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August 31, 2006
If you're a dog or cat owner, you've probably noticed how often your pet likes to stretch. Stretching feels good, especially after lying around all day. Or, as is more often the case with humans, sitting around all day.
But unlike our furry friends, we're not as likely to get up and stretch our bodies after long bouts of inactivity, even though our bodies would like nothing more. From sitting all day at a desk or computer, we usually move on to a seat in a car, bus, or train, and then home to more seated activity — eating, reading, watching television, paying bills, answering email.
With 60 percent of people over the age of 50 leading an inactive life, is there any wonder that we see more health problems related to joints and muscles that rebel by becoming stiff, sore and even painful? Aging, too, contributes to tight muscles and poor flexibility because, as we age, muscles tend to become less elastic and tissues around the joints thicken. That hampers movement. In fact, you can lose 10 percent of your flexibility every 10 years if you do nothing! This is really the case of "if you don't use it, you'll lose it."
The best physical activity routine is one that includes all four building blocks of fitness: flexibility and stability, endurance activities (aerobics, walking), strength training, and balance.
Stretching helps keep your muscles loose, which improves your flexibility. Regular stretching can make you more mobile, making it easier to bend down, as well as reach for things in cupboards, says Jay Blahnik, a fitness expert and author of the book, "Full-Body Flexibility." "It's like a reward that you can feel every day."
There are other rewards too. Staying flexible can help you:
Recommendations to stretch or not to stretch are full of misconceptions and conflicting research. There is limited evidence to sort out these issues. Stretching has been promoted for years as an essential part of fitness programs to decrease the risk of injury, prevent soreness and improve performance. But what does the evidence say? Current research suggests that stretching can decrease pain and soreness after exercise. However, no evidence supports the theory that stretching immediately before exercise can prevent overuse or acute injuries.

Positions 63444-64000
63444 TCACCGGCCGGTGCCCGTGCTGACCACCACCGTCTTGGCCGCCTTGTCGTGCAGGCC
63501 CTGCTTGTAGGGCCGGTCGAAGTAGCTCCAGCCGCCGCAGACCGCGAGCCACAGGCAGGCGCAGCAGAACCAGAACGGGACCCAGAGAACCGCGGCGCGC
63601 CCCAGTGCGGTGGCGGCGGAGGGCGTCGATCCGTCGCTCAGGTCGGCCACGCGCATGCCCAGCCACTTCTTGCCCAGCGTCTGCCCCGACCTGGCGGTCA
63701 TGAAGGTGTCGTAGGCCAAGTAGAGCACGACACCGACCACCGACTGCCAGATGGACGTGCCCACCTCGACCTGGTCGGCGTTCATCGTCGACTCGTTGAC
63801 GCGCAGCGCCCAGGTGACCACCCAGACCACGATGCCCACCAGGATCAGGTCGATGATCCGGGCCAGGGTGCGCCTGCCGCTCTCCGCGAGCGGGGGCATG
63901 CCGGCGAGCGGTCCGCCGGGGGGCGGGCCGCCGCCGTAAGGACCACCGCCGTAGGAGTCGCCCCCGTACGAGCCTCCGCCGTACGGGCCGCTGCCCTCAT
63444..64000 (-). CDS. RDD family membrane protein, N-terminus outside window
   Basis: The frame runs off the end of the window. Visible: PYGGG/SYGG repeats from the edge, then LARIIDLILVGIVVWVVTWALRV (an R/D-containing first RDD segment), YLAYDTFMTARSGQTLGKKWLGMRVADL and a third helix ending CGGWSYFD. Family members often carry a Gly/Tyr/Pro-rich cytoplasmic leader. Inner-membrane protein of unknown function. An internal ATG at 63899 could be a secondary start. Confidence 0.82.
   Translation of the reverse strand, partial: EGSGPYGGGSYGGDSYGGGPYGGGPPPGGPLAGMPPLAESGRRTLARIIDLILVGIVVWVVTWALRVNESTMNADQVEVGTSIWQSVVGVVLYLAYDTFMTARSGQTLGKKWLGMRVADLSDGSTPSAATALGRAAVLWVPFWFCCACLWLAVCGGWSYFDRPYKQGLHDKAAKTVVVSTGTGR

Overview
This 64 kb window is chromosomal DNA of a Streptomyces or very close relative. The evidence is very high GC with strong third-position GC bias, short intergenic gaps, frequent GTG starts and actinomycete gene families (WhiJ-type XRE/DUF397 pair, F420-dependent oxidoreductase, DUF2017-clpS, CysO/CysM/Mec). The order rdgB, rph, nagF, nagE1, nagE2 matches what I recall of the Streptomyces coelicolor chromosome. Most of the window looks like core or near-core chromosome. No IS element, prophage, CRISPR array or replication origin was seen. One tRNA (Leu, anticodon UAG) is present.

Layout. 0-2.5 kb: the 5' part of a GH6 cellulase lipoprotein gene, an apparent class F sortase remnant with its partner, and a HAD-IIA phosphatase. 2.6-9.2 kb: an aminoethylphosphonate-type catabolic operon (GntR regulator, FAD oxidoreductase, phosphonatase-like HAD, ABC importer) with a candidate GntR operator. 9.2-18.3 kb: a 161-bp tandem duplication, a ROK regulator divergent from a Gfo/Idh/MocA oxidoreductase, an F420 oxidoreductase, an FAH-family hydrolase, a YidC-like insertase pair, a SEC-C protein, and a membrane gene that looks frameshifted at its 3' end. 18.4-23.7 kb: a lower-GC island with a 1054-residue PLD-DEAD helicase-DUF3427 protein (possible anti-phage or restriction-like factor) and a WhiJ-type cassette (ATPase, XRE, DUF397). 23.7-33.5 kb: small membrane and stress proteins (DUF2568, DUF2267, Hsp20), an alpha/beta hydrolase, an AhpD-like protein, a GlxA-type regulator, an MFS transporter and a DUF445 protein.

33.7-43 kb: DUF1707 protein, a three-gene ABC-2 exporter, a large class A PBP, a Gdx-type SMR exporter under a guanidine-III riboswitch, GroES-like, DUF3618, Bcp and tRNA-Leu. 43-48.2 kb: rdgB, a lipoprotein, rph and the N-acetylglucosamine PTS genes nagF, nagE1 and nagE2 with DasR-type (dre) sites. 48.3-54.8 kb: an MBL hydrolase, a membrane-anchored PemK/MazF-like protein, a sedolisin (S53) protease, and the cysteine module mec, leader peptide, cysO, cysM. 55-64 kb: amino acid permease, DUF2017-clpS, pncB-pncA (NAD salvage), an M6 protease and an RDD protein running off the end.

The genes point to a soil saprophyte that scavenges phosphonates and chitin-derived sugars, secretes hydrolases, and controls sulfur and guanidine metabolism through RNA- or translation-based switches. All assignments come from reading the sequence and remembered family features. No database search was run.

According to experts, what's key in the injury-prevention debate is how often you stretch. Habitual stretching that you do over a period of time, such as a yoga or stretch class, can reduce your risk of injury. But acute bouts of stretching, or stretching that you do only before and after your workouts, won't.
Keep these safety tips in mind when you stretch:
Here are some activities you can try to improve your flexibility. They also can build strength, balance, or both:
If you're taking a class, give your body a chance to rest and repair itself by taking a day off from stretching. If you stretch as part of an exercise routine like walking or jogging, vary your stretches. For instance, hold a few (static stretching) and move on a few (dynamic stretching) – bend, reach side to side, rotate your body around, but don't bounce. "Stretches with controlled movement are very good for helping us function throughout the day," says Blahnik.
Stretching throughout the day, rather than in one, longer time period, is perfectly okay, too. A couple of stretches in the morning after you get out of bed, in the evening when you get home from work, or at your desk at lunch or break time can re-energize mind and body.
"Stretching is about learning how to relax in a comfortable, individual way. It allows you to get back in touch with your body and with the way you feel," says Bob Anderson, author of "Stretching In The Office." And the more in tune you are with your body, the more active you want to be, says Anderson.
Whether you're trying to get active or have been active a long time, stretching will make you feel great all over. According to Anderson, "It's the element that allows people to like their bodies again and feel they're doing it right."
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